Mother Cabrini, The Universal Patron of Immigrants in the Catholic Church, was known for her love of God and her service to His people. She was also a shrewd business person who paid close attention to the details of each institution she founded. One story centers around the purchase of the building at the site that would become Chicago’s Columbus Hospital. Mother Cabrini doubted the accuracy of the property measurements listed in the real estate contract and thought she was being cheated. In the middle of the night, she and her Sisters tied shoestrings together to create a makeshift tape measure. Sure enough, they discovered mistakes, and adjusted the contract, in their favor, accordingly. Columbus Hospital went on to become a pre-eminent healthcare institution in Chicago for the next 97 years.

Mother Cabrini Begins Her Work

Her First Trip to New York City

When Mother Cabrini first arrived in New York City with her Sisters in 1889, they soon found the bustling city not very welcoming. Far from their home in Codogno, Italy, and unable to speak English, they were still full of hope and anticipation for their missionary work. However, their New York hosts had not fully prepared for their visit. As a result, their first night in New York found the sisters huddled in a filthy room in the Italian ghetto, as their lodgings had not yet been readied. The next thing they discovered was that their missionary stipend, the money they needed to live and eat, was also not available to them.

Undaunted, the Sisters went forward with their work. When necessity called, they would beg for food and supplies door to door in the Italian neighborhoods of the lower West Side.

It was not long before benefactors came forward, inspired by the tireless efforts of the Sisters. Valuable property near 59th Street was donated by the wealthy Countess of Cesnola. The sisters soon opened an orphanage there, and it also became their living quarters. Within two years, the sisters helped open Columbus Hospital on East 19th Street and secured land for an out-of-town home for the orphans in upstate West Park, New York.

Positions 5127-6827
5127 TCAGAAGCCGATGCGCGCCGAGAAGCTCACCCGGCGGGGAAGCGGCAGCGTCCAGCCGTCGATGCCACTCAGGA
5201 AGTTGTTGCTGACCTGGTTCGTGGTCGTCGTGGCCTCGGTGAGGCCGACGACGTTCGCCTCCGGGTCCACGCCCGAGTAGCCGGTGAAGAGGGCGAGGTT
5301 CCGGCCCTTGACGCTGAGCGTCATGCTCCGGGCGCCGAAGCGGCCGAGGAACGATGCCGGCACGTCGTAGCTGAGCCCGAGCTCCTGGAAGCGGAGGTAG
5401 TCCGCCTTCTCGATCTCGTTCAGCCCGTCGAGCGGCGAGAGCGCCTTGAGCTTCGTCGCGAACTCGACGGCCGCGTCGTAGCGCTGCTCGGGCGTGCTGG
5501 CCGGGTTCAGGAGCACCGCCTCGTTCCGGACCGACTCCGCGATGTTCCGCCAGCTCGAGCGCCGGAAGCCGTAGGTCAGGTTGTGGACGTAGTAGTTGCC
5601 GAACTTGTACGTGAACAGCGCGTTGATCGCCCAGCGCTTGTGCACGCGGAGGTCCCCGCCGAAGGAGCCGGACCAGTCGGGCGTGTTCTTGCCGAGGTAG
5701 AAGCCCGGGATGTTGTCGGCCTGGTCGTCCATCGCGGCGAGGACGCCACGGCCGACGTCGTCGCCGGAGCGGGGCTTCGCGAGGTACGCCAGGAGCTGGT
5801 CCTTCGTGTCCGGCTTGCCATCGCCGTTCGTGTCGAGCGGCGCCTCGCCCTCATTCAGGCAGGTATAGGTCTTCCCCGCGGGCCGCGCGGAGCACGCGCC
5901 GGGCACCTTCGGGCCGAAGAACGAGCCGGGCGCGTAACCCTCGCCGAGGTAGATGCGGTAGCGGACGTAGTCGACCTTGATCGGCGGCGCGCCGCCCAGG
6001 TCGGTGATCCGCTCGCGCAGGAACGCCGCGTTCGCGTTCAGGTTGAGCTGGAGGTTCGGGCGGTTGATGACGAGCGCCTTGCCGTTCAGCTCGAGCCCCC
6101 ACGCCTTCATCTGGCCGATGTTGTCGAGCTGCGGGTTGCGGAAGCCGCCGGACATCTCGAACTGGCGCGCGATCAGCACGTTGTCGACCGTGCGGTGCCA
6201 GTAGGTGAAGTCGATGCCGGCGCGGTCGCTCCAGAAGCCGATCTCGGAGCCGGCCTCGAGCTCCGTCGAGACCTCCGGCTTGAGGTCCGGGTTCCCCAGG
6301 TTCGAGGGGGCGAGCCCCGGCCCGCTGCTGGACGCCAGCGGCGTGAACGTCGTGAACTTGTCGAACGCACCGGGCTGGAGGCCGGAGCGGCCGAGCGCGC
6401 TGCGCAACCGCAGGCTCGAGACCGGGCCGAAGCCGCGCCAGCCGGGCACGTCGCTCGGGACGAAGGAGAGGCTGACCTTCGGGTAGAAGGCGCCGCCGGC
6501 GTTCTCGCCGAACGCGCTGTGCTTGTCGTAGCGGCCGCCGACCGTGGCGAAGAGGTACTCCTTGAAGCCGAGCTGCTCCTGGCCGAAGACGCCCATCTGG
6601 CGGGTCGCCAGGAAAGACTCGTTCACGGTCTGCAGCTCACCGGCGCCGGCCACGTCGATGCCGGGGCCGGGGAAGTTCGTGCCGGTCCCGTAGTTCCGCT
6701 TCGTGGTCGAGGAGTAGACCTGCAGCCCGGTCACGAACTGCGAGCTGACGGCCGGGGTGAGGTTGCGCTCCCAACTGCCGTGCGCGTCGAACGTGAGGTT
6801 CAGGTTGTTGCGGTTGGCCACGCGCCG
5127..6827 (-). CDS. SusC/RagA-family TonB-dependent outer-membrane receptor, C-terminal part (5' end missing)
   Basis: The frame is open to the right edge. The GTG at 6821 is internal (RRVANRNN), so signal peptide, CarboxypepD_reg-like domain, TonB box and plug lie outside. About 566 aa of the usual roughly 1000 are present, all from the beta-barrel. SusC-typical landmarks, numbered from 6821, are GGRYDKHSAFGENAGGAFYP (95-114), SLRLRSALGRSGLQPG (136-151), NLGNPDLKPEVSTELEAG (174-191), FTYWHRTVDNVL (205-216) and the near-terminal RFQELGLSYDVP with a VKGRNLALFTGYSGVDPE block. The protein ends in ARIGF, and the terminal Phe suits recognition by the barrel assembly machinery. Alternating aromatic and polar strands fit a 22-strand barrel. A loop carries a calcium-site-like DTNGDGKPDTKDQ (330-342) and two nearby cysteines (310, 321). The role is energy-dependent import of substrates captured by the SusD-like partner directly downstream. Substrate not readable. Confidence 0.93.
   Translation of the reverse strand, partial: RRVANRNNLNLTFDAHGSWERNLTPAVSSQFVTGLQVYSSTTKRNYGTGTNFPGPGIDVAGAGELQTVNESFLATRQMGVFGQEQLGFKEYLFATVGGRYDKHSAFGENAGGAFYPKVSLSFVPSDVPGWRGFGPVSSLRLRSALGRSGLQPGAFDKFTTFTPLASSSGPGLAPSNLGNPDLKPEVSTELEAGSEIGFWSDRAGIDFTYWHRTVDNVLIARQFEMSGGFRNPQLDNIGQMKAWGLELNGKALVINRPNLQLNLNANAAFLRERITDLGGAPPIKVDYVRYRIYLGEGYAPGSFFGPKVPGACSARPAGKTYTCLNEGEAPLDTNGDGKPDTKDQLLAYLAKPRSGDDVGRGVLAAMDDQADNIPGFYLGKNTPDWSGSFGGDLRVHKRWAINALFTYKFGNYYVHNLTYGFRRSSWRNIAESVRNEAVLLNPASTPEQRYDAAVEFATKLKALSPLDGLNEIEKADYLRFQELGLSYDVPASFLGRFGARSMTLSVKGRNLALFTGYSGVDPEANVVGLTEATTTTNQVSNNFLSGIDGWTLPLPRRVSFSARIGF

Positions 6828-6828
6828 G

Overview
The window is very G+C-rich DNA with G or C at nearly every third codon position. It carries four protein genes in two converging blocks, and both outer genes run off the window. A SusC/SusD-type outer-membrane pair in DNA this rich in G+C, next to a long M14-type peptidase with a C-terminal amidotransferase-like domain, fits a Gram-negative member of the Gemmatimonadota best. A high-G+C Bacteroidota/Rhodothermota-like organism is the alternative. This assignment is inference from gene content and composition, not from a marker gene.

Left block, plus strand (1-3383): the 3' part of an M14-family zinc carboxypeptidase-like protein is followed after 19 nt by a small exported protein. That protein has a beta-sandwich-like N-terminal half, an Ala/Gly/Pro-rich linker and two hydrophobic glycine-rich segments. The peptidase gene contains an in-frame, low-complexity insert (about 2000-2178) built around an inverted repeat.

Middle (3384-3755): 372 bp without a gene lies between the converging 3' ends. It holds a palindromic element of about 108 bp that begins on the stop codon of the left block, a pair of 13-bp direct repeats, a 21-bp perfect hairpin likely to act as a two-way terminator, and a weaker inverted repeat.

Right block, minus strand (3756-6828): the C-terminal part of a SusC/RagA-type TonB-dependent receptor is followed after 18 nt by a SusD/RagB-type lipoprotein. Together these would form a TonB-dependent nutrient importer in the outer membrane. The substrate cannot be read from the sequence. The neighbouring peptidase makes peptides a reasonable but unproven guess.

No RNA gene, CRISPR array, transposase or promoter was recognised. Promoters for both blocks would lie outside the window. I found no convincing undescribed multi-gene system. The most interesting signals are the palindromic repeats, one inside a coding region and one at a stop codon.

Mother Cabrini’s success in New York soon brought her to Chicago, which faced many of the same immigrant issues. Chicago’s poor but growing Italian Community desperately needed schools for the young, and better access to healthcare and spiritual guidance.

Expanding Her Scope

From New York to South America and Beyond

It did not take Mother Cabrini and her Missionary Sisters long to establish remarkable success by tirelessly working with poor Italian immigrants wherever they lived. They delivered basic education, healthcare and spiritual guidance to poor Italian communities across the United States. So amazing were the results of their efforts that they became in demand everywhere Italian immigrants settled.

The great emigration of the late 19th and early 20th century saw millions of Italians leave their own country and relocate to North and South America. In the US, there were large colonies in New York, the Midwest, Colorado and on the West Coast, anywhere labor was needed for factory work, building railroads, mining metals or farming. Wherever these settlements were established, Mother Cabrini and her Missionary Sisters were called to tend to their physical and spiritual needs.

Not long after Mother Cabrini’s success in New York, leaders of the Italian church requested that she expand her missionary work beyond the East Coast. By 1895, she had traveled to many cities in North America and had even been to Nicaragua to establish a school there for Italian children. To accomplish this, Mother Cabrini needed to attract more women to join the Missionary Sisters, which she did through the example of her endless energy and devout piety. Those who joined her order over the next two decades would soon swell to an amazing number worldwide.

The Missionary Sisters in New Orleans

Facing the Yellow Fever Epidemic

In the 1890s, the large Italian community that had immigrated to New Orleans faced prejudice and fear from local residents. That fear eventually led to violence and the killing of a group of Italian men. Mother Cabrini and her Missionary Sisters were asked to visit the city to intercede. What they found was the entire region caught in the grasp of a yellow fever epidemic that had claimed the lives of many Italian parents. The Sisters soon established an orphanage there to care for the children, though they themselves were exposed to danger from the deadly disease. They faced these difficulties willingly in the true missionary spirit of their order.